For Prefects. Again, the complete tally is available only for the four departments mentioned above. There was no vote for prefect in Chuquisaca as the incumbent was only voted in last month.
|Department||% vote 12/05||% vote in favour 8/08||% vote against 8/08|
If the National Electoral Court’s ruling stands, two opposition prefects, José Luis Paredes of La Paz and Manfred Reyes Villa of Cochabamba are recalled, and the prefect of Oruro, Alberto Aguilar (MAS) remains, by the skin of his teeth. There will therefore be new elections to prefect in those departments where the prefect was recalled.
Counting the votes
The four prefects of the lowland departments in opposition to the government, Santa Cruz, Tarija, Beni and Pando, have been ratified in post with increased percentages of the vote.
Two-thirds of the Bolivian people have given their support to the process of change currently underway, led by President Evo Morales. The results underline the fact that Morales is one of the few (if not the only) politicians of national standing.
The vote will enhance Morales’ position internationally.
In spite of tension before the referendum, voting took place with few disruptions.
The majority of the population that is both poor and of indigenous origin voted massively for Morales and Garcia Linera. Middle class support continues, though this varies considerably from place to place.
The four prefects of the lowland opposition have bolstered their position and are already taking a strong line against Morales, in spite of his increased support there since 2005. Rubén Costas of Santa Cruz made a particularly aggressive speech on election day, promising to move ahead regardless with implementation of (de facto) autonomy. Meanwhile, Morales used conciliatory language promising dialogue on how autonomy would be interpreted in the new constitution.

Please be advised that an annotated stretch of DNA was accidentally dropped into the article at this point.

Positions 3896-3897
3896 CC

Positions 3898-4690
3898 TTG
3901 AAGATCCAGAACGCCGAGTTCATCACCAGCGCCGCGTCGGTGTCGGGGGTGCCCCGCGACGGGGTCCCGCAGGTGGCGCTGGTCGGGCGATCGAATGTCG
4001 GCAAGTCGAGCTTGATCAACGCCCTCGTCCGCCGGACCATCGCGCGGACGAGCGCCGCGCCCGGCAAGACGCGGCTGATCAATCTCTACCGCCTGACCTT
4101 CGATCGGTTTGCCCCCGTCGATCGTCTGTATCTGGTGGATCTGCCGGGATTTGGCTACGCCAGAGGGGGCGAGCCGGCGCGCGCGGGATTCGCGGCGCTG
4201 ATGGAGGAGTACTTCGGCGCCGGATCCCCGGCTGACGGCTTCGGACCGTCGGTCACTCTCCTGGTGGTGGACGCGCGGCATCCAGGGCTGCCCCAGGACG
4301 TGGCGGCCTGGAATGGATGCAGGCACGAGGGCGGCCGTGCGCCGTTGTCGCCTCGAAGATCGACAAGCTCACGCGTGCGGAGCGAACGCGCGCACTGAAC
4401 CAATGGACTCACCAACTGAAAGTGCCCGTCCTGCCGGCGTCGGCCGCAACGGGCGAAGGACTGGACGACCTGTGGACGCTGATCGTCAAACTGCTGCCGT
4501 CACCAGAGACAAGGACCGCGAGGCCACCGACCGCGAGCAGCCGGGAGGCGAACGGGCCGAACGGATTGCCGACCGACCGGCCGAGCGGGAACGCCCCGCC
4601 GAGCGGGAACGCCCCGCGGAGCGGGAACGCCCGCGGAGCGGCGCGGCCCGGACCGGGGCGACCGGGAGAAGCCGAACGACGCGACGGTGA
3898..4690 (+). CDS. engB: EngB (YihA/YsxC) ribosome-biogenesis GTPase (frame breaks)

Voting patterns within the ‘half-moon’ departments varied considerably. In Santa Cruz, in the provinces of Ichilo (Yapacaní) and Ñuflo de Chávez (San Julián and Cuatro Cañadas), areas settled largely by migrants from the highlands, as many as 85% of voters backed Morales.
The vote from some rural areas in Santa Cruz and Potosí still have to be counted.
This is the first time in Bolivian history that a recall referendum has taken place. Its purpose is to ensure greater accountability. The new constitution envisages a recall referendum becoming standard practice.
The MAS prefect of Oruro has been called to account by the electorate because he was seen as ineffectual. By contrast, the prefect of Potosí was rewarded for what is seen as his positive performance.
The increased support for the prefects of the ‘half moon’ means that they are likely to increase their efforts to secure autonomy from the government in La Paz. The tone adopted by Costas of Santa Cruz supports this. The opposition prefects – some now styling themselves as ‘governors’ – will therefore continue to dodge government efforts to promote some sort of dialogue. The war of attrition of the last few months seems set to continue, in spite of the clear validation of Evo Morales’ standing as president of Bolivia.
La Paz celebrates the socialist victory
This report was produced for 21st Century Socialism by the Bolivia Information Forum.
Photographs by José Luis Quintana for ABI.